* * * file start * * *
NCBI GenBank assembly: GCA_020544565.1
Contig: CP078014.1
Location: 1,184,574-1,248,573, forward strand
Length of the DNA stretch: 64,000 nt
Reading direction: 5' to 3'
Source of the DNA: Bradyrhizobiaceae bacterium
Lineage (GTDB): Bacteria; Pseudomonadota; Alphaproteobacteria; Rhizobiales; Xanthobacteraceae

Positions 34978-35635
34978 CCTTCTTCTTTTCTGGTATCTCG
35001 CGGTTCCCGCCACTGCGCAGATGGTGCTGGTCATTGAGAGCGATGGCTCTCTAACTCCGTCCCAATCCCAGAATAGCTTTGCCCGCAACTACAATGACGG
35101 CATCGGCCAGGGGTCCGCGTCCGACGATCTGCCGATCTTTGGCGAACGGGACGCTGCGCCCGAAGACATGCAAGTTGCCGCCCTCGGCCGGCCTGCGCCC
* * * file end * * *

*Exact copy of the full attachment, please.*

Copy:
NCBI GenBank assembly: GCA_020544565.1
Contig: CP078014.1
Location: 1,184,574-1,248,573, forward strand
Length of the DNA stretch: 64,000 nt
Reading direction: 5' to 3'
Source of the DNA: Bradyrhizobiaceae bacterium
Lineage (GTDB): Bacteria; Pseudomonadota; Alphaproteobacteria; Rhizobiales; Xanthobacteraceae

Positions 34978-35635
34978 CCTTCTTCTTTTCTGGTATCTCG
35001 CGGTTCCCGCCACTGCGCAGATGGTGCTGGTCATTGAGAGCGATGGCTCTCTAACTCCGTCCCAATCCCAGAATAGCTTTGCCCGCAACTACAATGACGG
35101 CATCGGCCAGGGGTCCGCGTCCGACGATCTGCCGATCTTTGGCGAACGGGACGCTGCGCCCGAAGACATGCAAGTTGCCGCCCTCGGCCGGCCTGCGCCC